Indepth Arts News: |
"Cerca Series: Helen Altman"
2002-12-12 until 2003-02-16
Museum of Contemporary Art, San Diego (MCASD)
San Diego, CA,
USA United States of America
MCASD's third Cerca Series exhibition showcases the playful installation, painting, and sculpture of artist Helen Altman. Exploring notions of reality versus artificiality in everyday life, Altman captures images of nature in unnatural ways, expressing such universal ideas permanence, transcience, protection, vulnerability, nurturing, and sacrifice. For this exhibition, the Museum has commissioned Altman to create Ark (freestanding), an 11-foot tower of over 100 glowing electric fire logs. With its mock flames and simulated crackling of burning wood, the work speaks to society's need to manufacture "nature" and our nostalgia for simple comforts.
Four works from Altman's latest series of moving blankets demonstrate her ability to capture the vulnerability of common creatures in larger-than-life reproductions of isolated animals. Altman's thermal-painted canvases sewn into moving blankets use found images of natural subjects- chickens, rabbits, cows, and dogs- in ways that highlight their distance from nature. Layers of artificial materials, such as synthetic fabrics and inks, false colors, and digitally reproduced imagery, combine to communicate the human compulsion to imitate nature.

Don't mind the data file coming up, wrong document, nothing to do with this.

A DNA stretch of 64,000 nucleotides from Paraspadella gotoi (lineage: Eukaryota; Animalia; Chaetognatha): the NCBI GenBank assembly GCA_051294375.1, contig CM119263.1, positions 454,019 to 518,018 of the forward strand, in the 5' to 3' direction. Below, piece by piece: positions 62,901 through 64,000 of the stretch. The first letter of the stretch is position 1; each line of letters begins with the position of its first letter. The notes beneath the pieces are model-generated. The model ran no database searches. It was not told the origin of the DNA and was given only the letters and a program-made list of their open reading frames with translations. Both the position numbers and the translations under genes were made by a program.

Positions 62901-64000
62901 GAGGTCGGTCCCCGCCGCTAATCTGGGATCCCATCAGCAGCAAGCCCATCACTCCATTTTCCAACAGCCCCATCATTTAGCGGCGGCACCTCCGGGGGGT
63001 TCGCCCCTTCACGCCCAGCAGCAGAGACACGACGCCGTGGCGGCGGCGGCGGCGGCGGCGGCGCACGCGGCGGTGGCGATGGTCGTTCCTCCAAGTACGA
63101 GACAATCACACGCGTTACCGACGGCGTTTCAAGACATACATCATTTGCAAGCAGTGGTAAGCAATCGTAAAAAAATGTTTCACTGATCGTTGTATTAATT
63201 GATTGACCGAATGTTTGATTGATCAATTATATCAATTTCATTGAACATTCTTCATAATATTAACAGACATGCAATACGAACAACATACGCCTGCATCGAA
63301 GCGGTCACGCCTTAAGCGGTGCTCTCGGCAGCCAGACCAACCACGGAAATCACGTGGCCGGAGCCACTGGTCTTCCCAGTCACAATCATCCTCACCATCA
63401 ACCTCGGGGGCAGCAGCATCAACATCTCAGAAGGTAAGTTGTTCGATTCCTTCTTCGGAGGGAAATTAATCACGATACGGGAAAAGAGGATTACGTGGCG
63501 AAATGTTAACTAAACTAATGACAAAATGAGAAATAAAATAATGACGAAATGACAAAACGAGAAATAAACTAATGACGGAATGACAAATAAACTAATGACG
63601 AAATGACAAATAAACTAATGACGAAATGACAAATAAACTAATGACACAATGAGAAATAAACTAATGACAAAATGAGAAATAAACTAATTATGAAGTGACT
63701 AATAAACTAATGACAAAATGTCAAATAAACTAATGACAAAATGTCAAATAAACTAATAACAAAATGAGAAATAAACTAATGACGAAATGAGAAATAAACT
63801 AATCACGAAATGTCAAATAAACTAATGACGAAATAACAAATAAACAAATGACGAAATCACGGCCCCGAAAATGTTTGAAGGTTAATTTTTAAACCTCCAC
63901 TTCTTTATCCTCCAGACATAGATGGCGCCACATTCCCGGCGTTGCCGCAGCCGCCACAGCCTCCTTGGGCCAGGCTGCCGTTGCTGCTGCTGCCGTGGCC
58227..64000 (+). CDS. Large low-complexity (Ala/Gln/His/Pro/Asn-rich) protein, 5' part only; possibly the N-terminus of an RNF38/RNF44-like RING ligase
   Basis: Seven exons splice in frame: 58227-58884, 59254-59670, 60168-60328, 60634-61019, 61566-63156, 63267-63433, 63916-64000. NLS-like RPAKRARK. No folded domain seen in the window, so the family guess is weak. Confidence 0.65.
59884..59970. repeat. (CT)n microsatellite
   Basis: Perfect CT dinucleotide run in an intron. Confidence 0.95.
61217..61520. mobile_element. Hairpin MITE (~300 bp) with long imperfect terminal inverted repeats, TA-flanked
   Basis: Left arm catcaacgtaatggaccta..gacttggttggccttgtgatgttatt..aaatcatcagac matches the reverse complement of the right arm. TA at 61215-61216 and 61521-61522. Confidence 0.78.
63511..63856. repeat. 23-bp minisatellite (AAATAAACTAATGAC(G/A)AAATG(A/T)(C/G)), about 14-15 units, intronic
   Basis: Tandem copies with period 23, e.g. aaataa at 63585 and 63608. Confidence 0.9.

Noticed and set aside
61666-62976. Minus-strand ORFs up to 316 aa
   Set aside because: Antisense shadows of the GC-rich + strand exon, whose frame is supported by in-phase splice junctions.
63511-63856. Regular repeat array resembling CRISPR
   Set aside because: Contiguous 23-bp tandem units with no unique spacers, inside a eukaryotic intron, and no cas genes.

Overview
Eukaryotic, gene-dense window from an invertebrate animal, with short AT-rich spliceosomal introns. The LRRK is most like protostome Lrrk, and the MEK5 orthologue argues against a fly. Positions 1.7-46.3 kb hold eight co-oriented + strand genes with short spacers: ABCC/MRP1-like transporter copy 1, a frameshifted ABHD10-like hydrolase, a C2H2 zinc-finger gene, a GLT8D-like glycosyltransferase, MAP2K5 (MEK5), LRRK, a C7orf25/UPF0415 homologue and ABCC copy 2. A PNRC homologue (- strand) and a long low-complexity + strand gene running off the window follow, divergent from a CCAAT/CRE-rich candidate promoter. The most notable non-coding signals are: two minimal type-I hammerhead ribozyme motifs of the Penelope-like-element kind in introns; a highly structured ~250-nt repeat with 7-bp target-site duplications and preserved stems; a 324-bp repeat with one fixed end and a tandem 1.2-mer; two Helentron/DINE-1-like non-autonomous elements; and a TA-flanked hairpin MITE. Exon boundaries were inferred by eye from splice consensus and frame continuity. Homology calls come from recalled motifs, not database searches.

This exhibition also includes an installation of Altman's wire bird sculptures. For these works, the artist drew inspiration from the wild birds that inhabit her yard, weaving wire of different gauges into bird forms easily identifiable by species that mimic movements and personalities of actual birds. The sculptures often contain assorted objects related to the species of bird, or nesting materials used in both bird and human home building. Altman's MCASD exhibition, organized by Assistant Curator Stephanie Hanor, is her first solo presentation on the West Coast.
This exhibition is made possible by a gift from Gus and Terri Colachis. Additional support for the Cerca Series comes from the City of San Diego Commission for Arts and Culture.
Thermal Transfer on Canvas, 72 x 101.5 inches,
Courtesy the Artist; Moody Gallert, Houston; and Dunn and Brown Contemporary, Dallas.